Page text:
Die 1   Die 2
     1          1
     1          2
     1          3
     1          4
     1          5
     1          6
     2          1
     2          2
     2          3
     2          4  etc.

So let's say I tell you I rolled a four.  There are three ways to do that: 1-3, 3-1, and 2-2 - two possible combinations, but three ways to roll them.  So, the odds of the combination being a one and a three, regardless of order, are 2-1.  However, if I tell you one of the die rolled was a one, there is a 100% chance that the other number is a three.  Knowing part of the existing data set has a direct impact, just as knowing the sex of one of the children.

Perhaps this site can explain it better:

http://mathforum.org/dr.math/faq/faq.boy.girl.html
Using the RAND function on an excel sheet, it's 50-50 with regards to looking at results (not 2-1).
4/4/2013 1:34 AM
Posted by italyprof on 2/20/2013 12:17:00 PM (view original):
A lot of food for thought here. Excuse my answering these great insights by everyone collectively.

The league is a dual season 1889/1919 - so while one half is on the verge of leaving the deadball era, the other half is firmly in it (even in that weird 500 IP and more phase. 

I have Wally Pipp at first. I would be willing to replace him at 1B if ...well you know. But I don't want to replace him with either of the OFs. 

I was leaning toward the .290 hitter, but your collective wisdom have me reconsidering. A good OBP guy at the top of the order would be nice before Baby Doll Jacobson, Bug Holliday, Pipp and King Kelly. For a deadball era team it has a sluggers lineup. 

The SLG difference is notable, not overwhelming: Chicken Wolf (mr.  .290) is at .377, Jack Graney at .323. 

I will take a quick look at walks/100 around the league. I can, of course, always decide that whichever one I go with is underperforming and switch.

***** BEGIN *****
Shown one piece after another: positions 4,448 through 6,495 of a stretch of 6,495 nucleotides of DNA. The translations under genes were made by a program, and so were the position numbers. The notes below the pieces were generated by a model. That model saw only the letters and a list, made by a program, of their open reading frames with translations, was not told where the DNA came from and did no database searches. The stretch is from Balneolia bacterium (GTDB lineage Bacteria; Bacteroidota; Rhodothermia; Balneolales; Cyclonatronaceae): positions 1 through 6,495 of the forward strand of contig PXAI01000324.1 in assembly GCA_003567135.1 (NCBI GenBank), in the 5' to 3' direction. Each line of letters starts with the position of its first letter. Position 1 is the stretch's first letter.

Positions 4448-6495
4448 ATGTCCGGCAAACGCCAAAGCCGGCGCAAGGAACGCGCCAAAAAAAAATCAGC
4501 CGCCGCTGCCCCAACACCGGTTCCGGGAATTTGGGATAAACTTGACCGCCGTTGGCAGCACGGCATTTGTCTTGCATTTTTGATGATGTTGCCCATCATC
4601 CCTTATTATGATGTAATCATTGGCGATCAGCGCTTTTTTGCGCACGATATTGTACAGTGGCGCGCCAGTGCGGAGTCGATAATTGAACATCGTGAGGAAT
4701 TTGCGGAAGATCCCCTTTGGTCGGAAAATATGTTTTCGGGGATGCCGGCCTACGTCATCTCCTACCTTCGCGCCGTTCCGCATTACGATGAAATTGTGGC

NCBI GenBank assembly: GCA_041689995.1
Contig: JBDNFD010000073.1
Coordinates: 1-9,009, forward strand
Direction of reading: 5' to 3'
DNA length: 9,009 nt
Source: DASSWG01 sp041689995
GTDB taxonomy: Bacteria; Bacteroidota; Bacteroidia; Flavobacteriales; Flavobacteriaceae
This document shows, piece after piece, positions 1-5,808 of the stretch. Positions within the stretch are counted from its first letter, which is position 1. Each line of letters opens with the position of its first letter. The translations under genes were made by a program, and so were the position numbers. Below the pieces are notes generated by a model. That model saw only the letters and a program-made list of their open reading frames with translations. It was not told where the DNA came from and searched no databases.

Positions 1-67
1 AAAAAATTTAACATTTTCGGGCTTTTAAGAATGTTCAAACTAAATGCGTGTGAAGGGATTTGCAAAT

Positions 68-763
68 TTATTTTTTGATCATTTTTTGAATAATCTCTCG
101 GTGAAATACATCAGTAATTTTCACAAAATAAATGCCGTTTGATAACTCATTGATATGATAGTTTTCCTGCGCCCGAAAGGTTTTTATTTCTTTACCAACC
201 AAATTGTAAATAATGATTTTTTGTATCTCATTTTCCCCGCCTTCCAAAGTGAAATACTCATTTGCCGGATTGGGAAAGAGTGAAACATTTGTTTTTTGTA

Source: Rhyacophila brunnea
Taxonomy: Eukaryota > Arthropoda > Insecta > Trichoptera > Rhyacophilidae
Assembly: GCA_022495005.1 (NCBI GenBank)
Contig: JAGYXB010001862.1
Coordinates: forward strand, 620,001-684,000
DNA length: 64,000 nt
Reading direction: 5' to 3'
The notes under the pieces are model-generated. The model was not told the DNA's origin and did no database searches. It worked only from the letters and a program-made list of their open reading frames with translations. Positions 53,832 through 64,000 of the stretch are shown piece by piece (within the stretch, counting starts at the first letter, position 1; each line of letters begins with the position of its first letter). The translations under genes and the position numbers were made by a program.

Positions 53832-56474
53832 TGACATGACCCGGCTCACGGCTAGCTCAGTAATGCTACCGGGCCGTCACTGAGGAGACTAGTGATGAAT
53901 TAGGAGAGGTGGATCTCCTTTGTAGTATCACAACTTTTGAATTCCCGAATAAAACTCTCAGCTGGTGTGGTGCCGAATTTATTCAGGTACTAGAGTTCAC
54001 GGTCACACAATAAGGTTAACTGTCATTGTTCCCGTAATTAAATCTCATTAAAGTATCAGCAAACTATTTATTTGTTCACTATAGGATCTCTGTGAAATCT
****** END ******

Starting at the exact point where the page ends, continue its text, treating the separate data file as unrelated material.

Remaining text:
Technically I could also platoon them, though I am not sure that does much in this case. 

Thanks everyone. 
You'd be willing to replace Wally Pipp....if you had Lou Gehrig?

A 54-point slugging percentage isn't a big difference, considering they have a 56-point batting average differential. Essentially one guy hits more singles, the other guy draws more walks...I'd be inclined to play Mr. .380.

Do they both bat from the same side of the plate?
4/4/2013 5:31 AM
No teaparty, Graney is left handed and Wolf RH which is why I started out platooning them to see how they each performed. But when my 2B Hub Collins underperformed by a lot, I put Wolf in at 2B which is a secondary position for him and have been playing them both, with the results that I posted just above so far. 

The team is at 60-58 so far, 2 games behind the div. leader. Bug Holliday hit two HRs in last night's a.m. game. 

4/18/2013 8:22 PM
Here is how they ended up - 76-86, ten games under .500 in third place.  Graney's OBP at .384 was 128 points above his batting average. Wolf hit .283. And in the growing tradition of me having weirdo teams - see the thread on my 73-90 team that made it to the World Series and is now in a TOC (against brianjw, so we won't last long), this team had three 20 game winners despite a team losing record - and three 20 game losers ! 

http://www.whatifsports.com/mlb-l/playerstats.asp?teamid=1179649